In this study, the researchers collected and analyzed data on pro-ISIS groups on VKontakte, a social networking service based in Russia, the largest of its kind in Europe. It has over 350 million users who communicate in several different languages.
The authors chose sites in VKontakte because they survive for considerably longer than on Facebook before being shut down.
They started off their search for pro-ISIS online chatter manually, identifying specific social media hashtags in a number of different languages, which they used as ‘signals’ to track down the more serious groups.
Co-author, Dr. Stefa, Wuchty, Associate Professor at Miami University’s College of Arts & Sciences, Department of Computer Science, compared the hashtag search to throwing a stone in a pond, watching the ripples, and following each one carefully.
The hashtags took them to online groups, and the data was fed into a software system that mounted the search – the results were repeated again and again until the chase led back to groups that had been previously traced in the system.
Some pro-ISIS websites manage to get lone-wolf terrorists to carry out horrific attacks. Omar Mateen, born in New York, killed 49 people and injured another fifty at a gay nightclub in Orlando, Florida.
Mathematical equation helps predict horrific events
The algorithm (mathematical equation) that the team borrowed from physics and chemistry illustrated the fluctuation of online groups and pointed to possible predictions, i.e. it really seemed possible to forecast what some of them were going to do next.
Dr. Johnson said:
“The mathematics perfectly describes what we saw in real-time—how big and quickly these online groups grew and how quickly they were shut down by agencies or other monitoring groups.”
As anti-terror entities, including the cyber police, got better at tracking down the groups and shutting them down, Dr. Johnson and colleagues witnessed those groups re-invent themselves – reincarnate – by changing their identities and names, or simply shutting themselves down and going quiet, like an aircraft in stealth mode, only to reappear later under a different identity.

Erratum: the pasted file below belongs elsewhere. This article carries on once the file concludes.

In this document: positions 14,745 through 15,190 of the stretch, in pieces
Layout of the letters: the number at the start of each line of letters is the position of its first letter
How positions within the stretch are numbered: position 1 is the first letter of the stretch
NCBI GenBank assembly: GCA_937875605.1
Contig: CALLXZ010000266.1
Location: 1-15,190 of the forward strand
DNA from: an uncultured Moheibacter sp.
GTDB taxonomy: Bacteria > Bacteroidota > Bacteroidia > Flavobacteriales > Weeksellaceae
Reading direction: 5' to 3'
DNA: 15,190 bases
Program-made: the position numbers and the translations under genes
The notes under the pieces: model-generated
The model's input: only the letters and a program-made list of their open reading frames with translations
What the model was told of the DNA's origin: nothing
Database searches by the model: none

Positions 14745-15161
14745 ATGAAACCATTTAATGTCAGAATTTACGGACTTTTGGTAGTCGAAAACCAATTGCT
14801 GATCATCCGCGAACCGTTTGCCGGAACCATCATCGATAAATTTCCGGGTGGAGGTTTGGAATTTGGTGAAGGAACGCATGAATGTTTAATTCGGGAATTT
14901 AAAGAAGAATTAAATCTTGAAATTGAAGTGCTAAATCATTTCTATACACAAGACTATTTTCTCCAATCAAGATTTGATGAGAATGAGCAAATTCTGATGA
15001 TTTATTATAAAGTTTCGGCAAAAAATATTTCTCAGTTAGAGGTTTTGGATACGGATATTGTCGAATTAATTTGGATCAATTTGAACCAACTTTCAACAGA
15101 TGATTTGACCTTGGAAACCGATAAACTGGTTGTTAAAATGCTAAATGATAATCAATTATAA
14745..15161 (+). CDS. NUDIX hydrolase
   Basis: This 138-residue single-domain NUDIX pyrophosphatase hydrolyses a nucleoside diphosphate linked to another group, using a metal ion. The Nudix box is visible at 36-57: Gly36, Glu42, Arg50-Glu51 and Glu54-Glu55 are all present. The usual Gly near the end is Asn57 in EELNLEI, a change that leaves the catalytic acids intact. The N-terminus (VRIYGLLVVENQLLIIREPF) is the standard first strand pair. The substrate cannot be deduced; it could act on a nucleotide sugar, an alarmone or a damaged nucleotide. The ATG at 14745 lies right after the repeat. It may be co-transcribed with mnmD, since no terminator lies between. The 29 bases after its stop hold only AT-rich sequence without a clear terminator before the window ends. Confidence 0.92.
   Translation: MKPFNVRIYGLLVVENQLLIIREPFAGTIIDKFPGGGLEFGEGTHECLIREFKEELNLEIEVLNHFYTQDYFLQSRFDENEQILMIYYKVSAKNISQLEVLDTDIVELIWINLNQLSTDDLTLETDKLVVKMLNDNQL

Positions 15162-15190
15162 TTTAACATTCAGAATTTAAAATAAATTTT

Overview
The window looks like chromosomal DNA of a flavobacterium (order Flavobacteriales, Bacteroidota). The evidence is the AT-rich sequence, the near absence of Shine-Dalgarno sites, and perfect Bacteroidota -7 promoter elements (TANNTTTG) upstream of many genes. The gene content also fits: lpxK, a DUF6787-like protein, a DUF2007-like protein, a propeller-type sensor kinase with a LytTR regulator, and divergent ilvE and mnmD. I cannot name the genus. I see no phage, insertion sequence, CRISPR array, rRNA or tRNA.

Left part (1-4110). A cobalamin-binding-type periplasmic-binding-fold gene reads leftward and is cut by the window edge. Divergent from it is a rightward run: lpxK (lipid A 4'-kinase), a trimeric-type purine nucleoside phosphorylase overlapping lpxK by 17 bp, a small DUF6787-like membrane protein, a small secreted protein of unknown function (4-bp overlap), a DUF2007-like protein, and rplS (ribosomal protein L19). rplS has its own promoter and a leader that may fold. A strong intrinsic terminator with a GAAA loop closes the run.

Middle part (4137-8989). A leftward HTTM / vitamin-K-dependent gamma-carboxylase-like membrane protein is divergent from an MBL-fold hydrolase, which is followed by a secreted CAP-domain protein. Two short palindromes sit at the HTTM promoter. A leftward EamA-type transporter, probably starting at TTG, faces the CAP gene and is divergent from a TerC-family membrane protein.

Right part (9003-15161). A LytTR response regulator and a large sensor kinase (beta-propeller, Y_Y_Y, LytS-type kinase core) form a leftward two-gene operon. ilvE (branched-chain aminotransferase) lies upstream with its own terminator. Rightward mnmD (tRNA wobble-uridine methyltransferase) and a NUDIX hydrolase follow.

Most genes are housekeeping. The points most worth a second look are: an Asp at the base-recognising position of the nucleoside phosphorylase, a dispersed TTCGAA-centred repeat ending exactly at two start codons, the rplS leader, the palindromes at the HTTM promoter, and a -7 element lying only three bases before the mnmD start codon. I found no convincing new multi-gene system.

Regarding social media groups, Dr. Johnson said:
“Much of the scientific community is focusing on different explanations as to why social media is so important, and I think we found research that presents a kind of crystallization method, looking at the dynamics of these groups and how they crystalize, appear, and morph into other groups.”
Social media websites are an effective way of creating terrorists in their target country’s homeland. While the authorities spend billions trying to stop terrorists from coming in from abroad, many of their own citizens are being brainwashed online.
Dr. Johnson wrote about this latest research in the academic blog The Conversation – ‘Disrupting Pro-ISIS Online ‘Ecosystems’ Could Help Thwart Real-World Terrorism’.
Dr. Johnson and his colleagues’ quest to distinguish casual chatter from dedicated and serious pro-ISIS support started largely by coincidence two years ago while he was working on a grant from the U.S. Intelligence Advanced Research Projects Activity to create a model for predicting mass protest or unrest based on activity online. A grant is money awarded for a purpose or project.
Just as the grant was nearing its end, ISIS emerged on the world stage in a big way, becoming a familiar and widely-feared household name after beheading one and then more journalists from the USA and UK.
Miami native Steven Sotloff, the second journalist that the ISIS terrorists executed, had ties to the University of Miami. To honor their son’s work overseas, his parents established the 2Lives: Steven Joel Sotloff Memorial Foundation, which awarded its first Steven Joel Sotloff Memorial Endowed Scholarship to a student at the University of Miami’s School of Communication. A scholarship is a form of financial assistance to academically gifted people with financial needs so that they can continue studying.
— University of Miami (@univmiami) 18 June 2016
In an Abstract which describes the main paper in the journal Science, the researchers wrote:
“Examining longitudinal records of online activity, we uncovered an ecology evolving on a daily time scale that drives online support, and we provide a mathematical theory that describes it.”
“The ecology features self-organized aggregates (ad hoc groups formed via linkage to a Facebook page or analog) that proliferate preceding the onset of recent real-world campaigns and adopt novel adaptive mechanisms to enhance their survival. One of the predictions is that development of large, potentially potent pro-ISIS aggregates can be thwarted by targeting smaller ones.”
Citation: “New online ecology of adversarial aggregates: ISIS and beyond,” N. F. Johnson, M. Zheng, Y. Vorobyeva, A. Gabriel, H. Qi, N. Velasquez, P. Manrique and D. Johnson, E. Science Vol. 352, Issue 6292, pp. 1459-1463. 17 June 2016. DOI: 10.1126/science.aaf0675.
Video – How ISIS recruits online
In this video, Dr. Johnson talks about the latest study and how ISIS and other terrorist and protest organizations pull in new recruits.